Vernon Ice Black is one of his generation’s great session guitar players. Even if you don’t recognize the name, you’ll recognize his work. Anyone who has been near a radio in the past 30 years will.
For some 13 years, Black was a first-call guitarist for Mariah Carey. He has played with Whitney Houston, Chaka Khan and Herbie Hancock, and also served as musical director for the Spice Girls, which is a rare thing for a guitarist – the MD is a role typically given to keys players.
Last week, Black sat down with Mason Marangella of Vertex Effects to discuss his career and share the stories behind some of the biggest hits he has played on – and to play licks from some of them, too.
The video segment is one of a series of superlative conversations Marangella has conducted in recent months with some truly legendary session players, and is essential viewing for anyone with an interest in pop, or with designs on making it as a session pro.
But it is also essential viewing for gearheads, because Black brought along his go-to electric guitar, and this is one S-style that you won’t find in any stores.
Black’s hit-maker is named Sunnie. It has a Stratocaster-style body, fitted with an early-model Floyd Rose vibrato and a trio of Seymour Duncan Hot Rails single coil sized humbuckers. So far, so typical of a session player’s instrument; they like them versatile. Thereafter, it gets weird.
Built in 1982, Sunnie has a trio of pickups but no pickup selector. Instead, there are seven push buttons plus volume and two tone knobs. It’s the sort of guitar that should ship with a manual, a quick-start guide for the perplexed. Black says there’s nothing to it.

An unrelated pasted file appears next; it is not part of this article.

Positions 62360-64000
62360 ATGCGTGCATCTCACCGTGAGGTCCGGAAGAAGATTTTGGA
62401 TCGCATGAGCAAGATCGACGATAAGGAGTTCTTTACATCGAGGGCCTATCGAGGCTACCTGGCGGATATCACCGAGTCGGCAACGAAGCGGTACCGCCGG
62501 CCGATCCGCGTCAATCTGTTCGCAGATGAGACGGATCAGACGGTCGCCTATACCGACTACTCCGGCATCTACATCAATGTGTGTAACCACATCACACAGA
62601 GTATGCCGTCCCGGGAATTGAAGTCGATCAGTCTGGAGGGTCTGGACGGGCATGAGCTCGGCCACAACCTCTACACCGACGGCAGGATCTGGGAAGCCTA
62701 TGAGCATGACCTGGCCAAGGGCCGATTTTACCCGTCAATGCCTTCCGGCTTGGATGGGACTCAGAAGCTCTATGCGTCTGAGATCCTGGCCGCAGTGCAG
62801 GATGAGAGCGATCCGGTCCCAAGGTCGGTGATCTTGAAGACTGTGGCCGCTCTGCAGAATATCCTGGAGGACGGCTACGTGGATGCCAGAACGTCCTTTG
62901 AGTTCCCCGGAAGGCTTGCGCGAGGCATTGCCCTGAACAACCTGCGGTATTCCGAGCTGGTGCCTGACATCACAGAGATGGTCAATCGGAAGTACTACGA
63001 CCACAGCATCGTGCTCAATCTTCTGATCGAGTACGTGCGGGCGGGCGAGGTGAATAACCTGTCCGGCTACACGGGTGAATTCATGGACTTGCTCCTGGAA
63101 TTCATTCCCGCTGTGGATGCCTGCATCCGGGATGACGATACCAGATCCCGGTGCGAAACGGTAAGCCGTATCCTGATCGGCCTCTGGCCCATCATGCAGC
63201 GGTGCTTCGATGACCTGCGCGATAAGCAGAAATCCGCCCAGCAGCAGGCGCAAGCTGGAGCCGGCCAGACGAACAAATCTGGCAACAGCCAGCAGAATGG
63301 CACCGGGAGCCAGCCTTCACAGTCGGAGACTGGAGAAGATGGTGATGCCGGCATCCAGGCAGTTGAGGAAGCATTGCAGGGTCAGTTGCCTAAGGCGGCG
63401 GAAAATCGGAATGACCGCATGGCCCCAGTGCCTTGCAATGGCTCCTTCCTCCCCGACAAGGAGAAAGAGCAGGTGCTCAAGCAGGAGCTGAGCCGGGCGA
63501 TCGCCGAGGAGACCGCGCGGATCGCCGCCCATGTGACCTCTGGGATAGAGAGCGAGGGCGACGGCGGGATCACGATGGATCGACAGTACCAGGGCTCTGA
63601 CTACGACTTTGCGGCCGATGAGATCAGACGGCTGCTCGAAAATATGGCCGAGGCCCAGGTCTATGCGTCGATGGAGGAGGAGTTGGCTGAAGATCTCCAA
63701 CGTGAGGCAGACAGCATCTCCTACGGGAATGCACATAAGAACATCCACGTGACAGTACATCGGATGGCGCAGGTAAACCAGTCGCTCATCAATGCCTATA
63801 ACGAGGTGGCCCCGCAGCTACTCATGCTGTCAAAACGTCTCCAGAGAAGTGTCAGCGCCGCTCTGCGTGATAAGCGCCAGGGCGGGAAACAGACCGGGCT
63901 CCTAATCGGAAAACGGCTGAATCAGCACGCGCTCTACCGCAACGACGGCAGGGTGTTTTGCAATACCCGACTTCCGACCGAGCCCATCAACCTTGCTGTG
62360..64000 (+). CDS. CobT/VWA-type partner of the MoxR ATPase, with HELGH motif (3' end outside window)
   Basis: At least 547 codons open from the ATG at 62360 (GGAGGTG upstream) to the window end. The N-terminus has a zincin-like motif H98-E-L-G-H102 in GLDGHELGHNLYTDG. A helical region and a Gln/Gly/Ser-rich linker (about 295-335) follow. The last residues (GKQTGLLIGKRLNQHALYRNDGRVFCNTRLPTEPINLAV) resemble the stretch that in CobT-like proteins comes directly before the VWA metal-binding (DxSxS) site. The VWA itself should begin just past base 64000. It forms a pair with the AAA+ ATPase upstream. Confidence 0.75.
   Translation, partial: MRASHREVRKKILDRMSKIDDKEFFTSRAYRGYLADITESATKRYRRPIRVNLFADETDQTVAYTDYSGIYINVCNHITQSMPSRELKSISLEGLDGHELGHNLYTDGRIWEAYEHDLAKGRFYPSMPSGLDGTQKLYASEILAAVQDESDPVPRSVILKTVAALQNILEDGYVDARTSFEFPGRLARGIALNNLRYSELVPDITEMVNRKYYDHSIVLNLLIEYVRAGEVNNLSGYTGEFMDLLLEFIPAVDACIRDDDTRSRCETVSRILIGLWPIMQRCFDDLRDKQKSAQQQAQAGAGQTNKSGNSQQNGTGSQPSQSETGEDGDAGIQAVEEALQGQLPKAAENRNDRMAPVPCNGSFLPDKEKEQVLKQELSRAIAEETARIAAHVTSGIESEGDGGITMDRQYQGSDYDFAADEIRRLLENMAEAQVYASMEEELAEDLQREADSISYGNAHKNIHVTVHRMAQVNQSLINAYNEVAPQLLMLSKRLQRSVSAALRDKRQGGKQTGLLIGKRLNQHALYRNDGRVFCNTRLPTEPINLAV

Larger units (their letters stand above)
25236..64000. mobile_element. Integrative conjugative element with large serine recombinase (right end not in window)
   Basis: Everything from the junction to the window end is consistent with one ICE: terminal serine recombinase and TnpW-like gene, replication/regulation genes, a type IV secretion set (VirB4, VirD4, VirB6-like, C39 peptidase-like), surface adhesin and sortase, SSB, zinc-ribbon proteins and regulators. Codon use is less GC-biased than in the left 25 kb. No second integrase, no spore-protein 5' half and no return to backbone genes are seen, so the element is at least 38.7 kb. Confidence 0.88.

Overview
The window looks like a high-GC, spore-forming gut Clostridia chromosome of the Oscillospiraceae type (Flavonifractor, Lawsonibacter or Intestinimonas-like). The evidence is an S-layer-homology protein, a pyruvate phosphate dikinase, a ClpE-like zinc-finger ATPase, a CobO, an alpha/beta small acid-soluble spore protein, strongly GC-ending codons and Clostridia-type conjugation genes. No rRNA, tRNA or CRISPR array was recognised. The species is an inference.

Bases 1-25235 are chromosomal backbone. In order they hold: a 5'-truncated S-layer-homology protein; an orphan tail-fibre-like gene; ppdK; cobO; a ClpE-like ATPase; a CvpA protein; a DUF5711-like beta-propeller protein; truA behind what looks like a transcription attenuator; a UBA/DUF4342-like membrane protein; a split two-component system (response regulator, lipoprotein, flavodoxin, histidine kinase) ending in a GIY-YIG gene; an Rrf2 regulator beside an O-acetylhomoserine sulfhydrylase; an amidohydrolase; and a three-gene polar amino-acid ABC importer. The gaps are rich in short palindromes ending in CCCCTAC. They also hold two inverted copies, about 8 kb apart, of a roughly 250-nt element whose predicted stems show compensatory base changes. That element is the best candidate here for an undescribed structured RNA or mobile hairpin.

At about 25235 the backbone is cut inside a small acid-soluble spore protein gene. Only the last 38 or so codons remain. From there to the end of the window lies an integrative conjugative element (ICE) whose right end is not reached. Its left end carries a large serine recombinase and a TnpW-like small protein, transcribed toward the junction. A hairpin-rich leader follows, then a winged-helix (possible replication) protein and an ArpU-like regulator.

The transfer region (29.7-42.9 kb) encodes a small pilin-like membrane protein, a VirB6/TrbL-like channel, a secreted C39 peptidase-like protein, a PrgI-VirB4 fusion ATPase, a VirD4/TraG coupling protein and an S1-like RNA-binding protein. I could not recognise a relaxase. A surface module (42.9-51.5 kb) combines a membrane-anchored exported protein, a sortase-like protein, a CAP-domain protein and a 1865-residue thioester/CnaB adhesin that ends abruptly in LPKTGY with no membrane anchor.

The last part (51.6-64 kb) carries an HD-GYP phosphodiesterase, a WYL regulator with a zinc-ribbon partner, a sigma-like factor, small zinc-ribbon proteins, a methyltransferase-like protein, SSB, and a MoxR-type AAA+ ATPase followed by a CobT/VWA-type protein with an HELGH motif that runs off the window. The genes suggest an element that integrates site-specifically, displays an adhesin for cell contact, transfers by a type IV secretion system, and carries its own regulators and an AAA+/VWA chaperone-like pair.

“It’s pretty simple actually. I love, first of all, the Strat,” he says. “We love the Strat sound and that natural out-of-phase sound that you can get. I just love that vibe. That was the reason I wanted to find a pickup that was shaped like [a Strat pickup]. And to learn that Seymour [Duncan] is my favorite. Seymour is my dude. Period. He had two double-coils but in the same size as the [single-coil] pickup. I said, ‘Sold!’ When we plugged them up it was like, ‘That’s it!’”
But what about the buttons? Well, as Black explains here, you can use them to turn the guitar off, which is a pretty useful feature to have as a session player if you’re waiting for your cue.
There are buttons to select each pickup individually. You can have any combination of them. Next, you’ve got a coil-split mode for the pickups. Then there’s the pièce de résistance – an onboard preamp.
“It’s a little hotter,” says Black. “And this preamp adds a little bottom and a little top, like a smiley EQ.” In any position, Sunnie sounds incredible. It’s rare to see it up close like this.
Speaking to Guitar Player in 2020, Black explained how the guitar was borne of necessity. Back in the early ‘80s, before he had made his name, he hardly had any money to buy anything else, and with the help of San Francisco luthier Dan Ransom, Joel Tosta, and Gary Brawer (a Guitar Player columnist and tech expert), Black managed to put together a serious guitar from parts.
“I was a kid with $27 to my name, so I bought a body shaped like a Stratocaster,” said Black. “Dan Ransom built me a custom bird’s-eye maple neck with an ebony fretboard and Dunlop 6100 frets. Gary installed the early model Floyd Rose tremolo you see on there today. The push-buttons on the pickguard allow for different coil combinations. One of them boosts things by activating a custom preamp/EQ. I call that the ‘whoop-de-doo button.’”
It’s an ingenious build. But Black has always had a mind for gear that broke the mold, and was instrumental in the design of one of the most legendary pieces of studio kit, the ADA MP-2 MIDI-programmable tube preamp, which alongside a rack-mounted tube power amp, would form the basis of his tone for those early Mariah Carey hits like Emotions – which is just one of the hits Black runs through in the video above.
You can check out more at the Vertex Effects YouTube page.